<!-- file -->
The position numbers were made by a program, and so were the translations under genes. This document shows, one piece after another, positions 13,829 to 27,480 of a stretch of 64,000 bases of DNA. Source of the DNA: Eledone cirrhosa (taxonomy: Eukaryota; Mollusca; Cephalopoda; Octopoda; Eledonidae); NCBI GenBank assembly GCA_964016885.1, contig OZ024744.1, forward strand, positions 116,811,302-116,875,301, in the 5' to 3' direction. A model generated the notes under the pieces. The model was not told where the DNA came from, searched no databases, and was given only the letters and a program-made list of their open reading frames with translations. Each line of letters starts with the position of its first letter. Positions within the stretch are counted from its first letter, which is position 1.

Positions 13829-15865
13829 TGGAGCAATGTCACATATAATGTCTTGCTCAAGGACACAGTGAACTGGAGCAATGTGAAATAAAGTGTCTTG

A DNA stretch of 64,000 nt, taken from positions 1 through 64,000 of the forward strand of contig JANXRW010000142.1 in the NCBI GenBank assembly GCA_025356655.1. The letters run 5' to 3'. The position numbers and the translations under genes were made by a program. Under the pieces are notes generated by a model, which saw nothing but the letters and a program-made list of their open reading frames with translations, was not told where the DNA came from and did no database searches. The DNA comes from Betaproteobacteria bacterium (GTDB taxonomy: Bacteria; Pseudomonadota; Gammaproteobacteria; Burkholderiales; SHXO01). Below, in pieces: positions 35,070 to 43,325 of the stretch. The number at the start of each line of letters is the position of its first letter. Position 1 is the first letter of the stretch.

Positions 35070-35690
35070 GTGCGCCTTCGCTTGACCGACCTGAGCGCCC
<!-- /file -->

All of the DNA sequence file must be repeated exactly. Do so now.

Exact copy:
The position numbers were made by a program, and so were the translations under genes. This document shows, one piece after another, positions 13,829 to 27,480 of a stretch of 64,000 bases of DNA. Source of the DNA: Eledone cirrhosa (taxonomy: Eukaryota; Mollusca; Cephalopoda; Octopoda; Eledonidae); NCBI GenBank assembly GCA_964016885.1, contig OZ024744.1, forward strand, positions 116,811,302-116,875,301, in the 5' to 3' direction. A model generated the notes under the pieces. The model was not told where the DNA came from, searched no databases, and was given only the letters and a program-made list of their open reading frames with translations. Each line of letters starts with the position of its first letter. Positions within the stretch are counted from its first letter, which is position 1.

Positions 13829-15865
13829 TGGAGCAATGTCACATATAATGTCTTGCTCAAGGACACAGTGAACTGGAGCAATGTGAAATAAAGTGTCTTG

A DNA stretch of 64,000 nt, taken from positions 1 through 64,000 of the forward strand of contig JANXRW010000142.1 in the NCBI GenBank assembly GCA_025356655.1. The letters run 5' to 3'. The position numbers and the translations under genes were made by a program. Under the pieces are notes generated by a model, which saw nothing but the letters and a program-made list of their open reading frames with translations, was not told where the DNA came from and did no database searches. The DNA comes from Betaproteobacteria bacterium (GTDB taxonomy: Bacteria; Pseudomonadota; Gammaproteobacteria; Burkholderiales; SHXO01). Below, in pieces: positions 35,070 to 43,325 of the stretch. The number at the start of each line of letters is the position of its first letter. Position 1 is the first letter of the stretch.

Positions 35070-35690
35070 GTGCGCCTTCGCTTGACCGACCTGAGCGCCC